Be the Milk

I was reading, and by reading I mean listening to audible while driving, to the Stephen King collection called “Bazaar of Bad Dreams”. A collection of short stories, which I really enjoy from him, where he narrates the introduction to each one. I have always liked it when King takes a moment and describes what he was thinking, where the thought came from, etc. He always makes me think about why I don’t write things down more as they come to me. How many good ideas have been lost to the cosmos because I didn’t take a moment and scribble it down somewhere?

Anyway, before one particular story he began talking about how his mother had a saying for everything, and how one specific one always stood out;

Milk always takes on the flavor of what it’s next to in the icebox

This is something I have heard from my own parents and grandparents, so it automatically strikes a chord in me, but the inner meaning began to worm its way into my psyche as I drove home that night.

We, as athletes and coaches, are a lot like milk. We take on the flavor of what we are reading, who we are listening to, what people we are around while we train. It’s inevitable as humans to not have this happen.

The trick, as they say, is not to become the onion if you are the milk.

Now, what do I mean by that?

Humans are adaptable. We take on the cloak of what is around us in order to survive. Over millions of years, we evolved to meet the climates where our ancestors found themselves. What we, as athletes and coaches, need to do is adapt to the things we learn and the people we train with or coach.

The danger is taking on too much of the things around us so that we lose what is our own essence, and our own belief system. Most of us want to be liked, so we tend to become what we need to become in order to be accepted and liked by the people we are around. Joseph Campbell’s theory of Masks speaks to this in great detail. We assume the mask of what is accepted, but underneath we are the same person we have always been, and eventually, if we don’t tend to the real person, the mask cracks. This is how women end up married to abusive men when nothing, while they were dating, showed that he was abusive. Eventually the mask he was wearing cracks and the monster emerges.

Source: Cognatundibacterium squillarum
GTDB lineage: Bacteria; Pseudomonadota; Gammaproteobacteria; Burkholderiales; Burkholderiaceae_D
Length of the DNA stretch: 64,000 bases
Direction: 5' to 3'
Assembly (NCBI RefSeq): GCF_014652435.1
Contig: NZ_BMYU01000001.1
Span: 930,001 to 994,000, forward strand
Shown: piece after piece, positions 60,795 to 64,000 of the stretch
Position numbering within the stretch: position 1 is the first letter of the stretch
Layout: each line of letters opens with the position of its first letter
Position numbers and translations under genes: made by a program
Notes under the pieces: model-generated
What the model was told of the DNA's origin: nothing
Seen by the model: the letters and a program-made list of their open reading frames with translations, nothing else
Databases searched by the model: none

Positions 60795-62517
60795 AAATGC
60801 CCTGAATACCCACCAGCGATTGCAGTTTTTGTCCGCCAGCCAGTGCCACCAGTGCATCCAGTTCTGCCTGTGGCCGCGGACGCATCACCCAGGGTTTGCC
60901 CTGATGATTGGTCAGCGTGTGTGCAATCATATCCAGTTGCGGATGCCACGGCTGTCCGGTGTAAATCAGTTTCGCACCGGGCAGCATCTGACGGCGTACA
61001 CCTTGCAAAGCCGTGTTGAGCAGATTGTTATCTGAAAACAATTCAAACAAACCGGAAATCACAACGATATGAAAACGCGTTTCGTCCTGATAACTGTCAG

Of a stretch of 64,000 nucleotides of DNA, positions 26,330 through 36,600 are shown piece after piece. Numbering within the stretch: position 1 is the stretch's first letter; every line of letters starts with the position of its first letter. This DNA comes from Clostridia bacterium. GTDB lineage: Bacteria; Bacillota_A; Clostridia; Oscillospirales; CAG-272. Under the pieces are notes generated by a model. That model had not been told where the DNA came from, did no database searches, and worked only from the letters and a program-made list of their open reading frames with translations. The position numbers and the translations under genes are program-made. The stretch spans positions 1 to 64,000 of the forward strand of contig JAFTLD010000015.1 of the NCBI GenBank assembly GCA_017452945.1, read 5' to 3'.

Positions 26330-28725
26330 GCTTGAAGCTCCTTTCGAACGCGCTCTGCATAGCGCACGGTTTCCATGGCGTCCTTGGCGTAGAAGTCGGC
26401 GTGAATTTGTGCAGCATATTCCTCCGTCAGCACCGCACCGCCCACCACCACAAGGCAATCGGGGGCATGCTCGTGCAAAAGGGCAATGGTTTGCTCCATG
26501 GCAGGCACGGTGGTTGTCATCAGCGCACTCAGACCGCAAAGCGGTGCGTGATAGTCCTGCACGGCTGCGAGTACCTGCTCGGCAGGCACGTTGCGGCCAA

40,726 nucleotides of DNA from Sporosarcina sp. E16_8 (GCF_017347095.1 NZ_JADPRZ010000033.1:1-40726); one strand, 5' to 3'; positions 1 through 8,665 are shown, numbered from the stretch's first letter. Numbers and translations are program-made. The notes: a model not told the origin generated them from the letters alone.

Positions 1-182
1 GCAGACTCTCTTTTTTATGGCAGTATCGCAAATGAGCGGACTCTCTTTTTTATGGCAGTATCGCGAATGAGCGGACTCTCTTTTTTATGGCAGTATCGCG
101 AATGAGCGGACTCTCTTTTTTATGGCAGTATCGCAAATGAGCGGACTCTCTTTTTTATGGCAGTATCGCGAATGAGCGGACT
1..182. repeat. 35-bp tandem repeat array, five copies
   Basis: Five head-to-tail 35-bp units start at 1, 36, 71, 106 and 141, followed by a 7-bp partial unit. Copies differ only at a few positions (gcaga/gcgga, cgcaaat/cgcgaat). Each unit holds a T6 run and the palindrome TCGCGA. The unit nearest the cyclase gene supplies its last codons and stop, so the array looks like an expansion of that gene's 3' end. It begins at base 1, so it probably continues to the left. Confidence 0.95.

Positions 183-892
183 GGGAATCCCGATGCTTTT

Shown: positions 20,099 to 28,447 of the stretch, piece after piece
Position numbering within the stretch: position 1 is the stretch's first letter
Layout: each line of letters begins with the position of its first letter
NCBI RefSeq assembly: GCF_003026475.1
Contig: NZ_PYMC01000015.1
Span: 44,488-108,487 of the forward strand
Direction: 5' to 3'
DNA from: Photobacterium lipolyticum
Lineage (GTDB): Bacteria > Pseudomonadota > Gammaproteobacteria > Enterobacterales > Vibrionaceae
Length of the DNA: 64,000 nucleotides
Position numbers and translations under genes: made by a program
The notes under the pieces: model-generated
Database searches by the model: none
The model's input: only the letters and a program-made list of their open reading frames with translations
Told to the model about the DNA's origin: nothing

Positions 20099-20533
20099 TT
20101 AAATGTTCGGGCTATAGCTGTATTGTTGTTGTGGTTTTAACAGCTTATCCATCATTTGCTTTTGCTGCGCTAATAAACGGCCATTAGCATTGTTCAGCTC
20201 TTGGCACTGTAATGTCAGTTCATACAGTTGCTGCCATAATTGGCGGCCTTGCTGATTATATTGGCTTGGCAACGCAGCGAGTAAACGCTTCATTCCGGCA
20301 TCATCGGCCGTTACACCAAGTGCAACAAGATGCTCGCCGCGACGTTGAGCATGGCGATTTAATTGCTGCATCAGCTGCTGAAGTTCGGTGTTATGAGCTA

The trick is, then, to assume what is around you, take it all in, but never lose or hide who you are as a coach or an athlete. No matter how many onions are sitting next to you in the icebox, never try to be an onion, because no matter how you taste, you are still at your core, milk.

As I am working through my coaching certification I was hit with things being taught that I knew I would eventually come across; nutrition and the belief still being held by most dietitians that an athlete’s daily food intake should be 60-75% carbs.

Big sigh as I read this, and I started to react, but then it became clear to me that it really didn’t matter what they were teaching. The lessons (and most of the coaches) are geared toward elite level athletes. Not overweight or obese clients. For them, this level of carb intake might be correct because they burn constantly. What I do know is that this type of eating will not work for overweight athletes trying to lose weight. I know this not only because of my own experience, but because of studies I have read, books on the subject, and people I have trained with over the years.

And it doesn’t matter …. it just doesn’t …

I will take in what they are teaching, answer the questions as they taught them in the final test, then throw it out once I attain my certification. As part of the venture, you are asked to develop your own coaching philosophy; are you an LLD type of guy, or maybe an LLDLD person? Do you believe carb loading works? Are you a paleo/wild diet/Asprey/Tortorich/Abel follower, or do you agree with Rich Roll? Some love Gatorade, while some prefer plain water.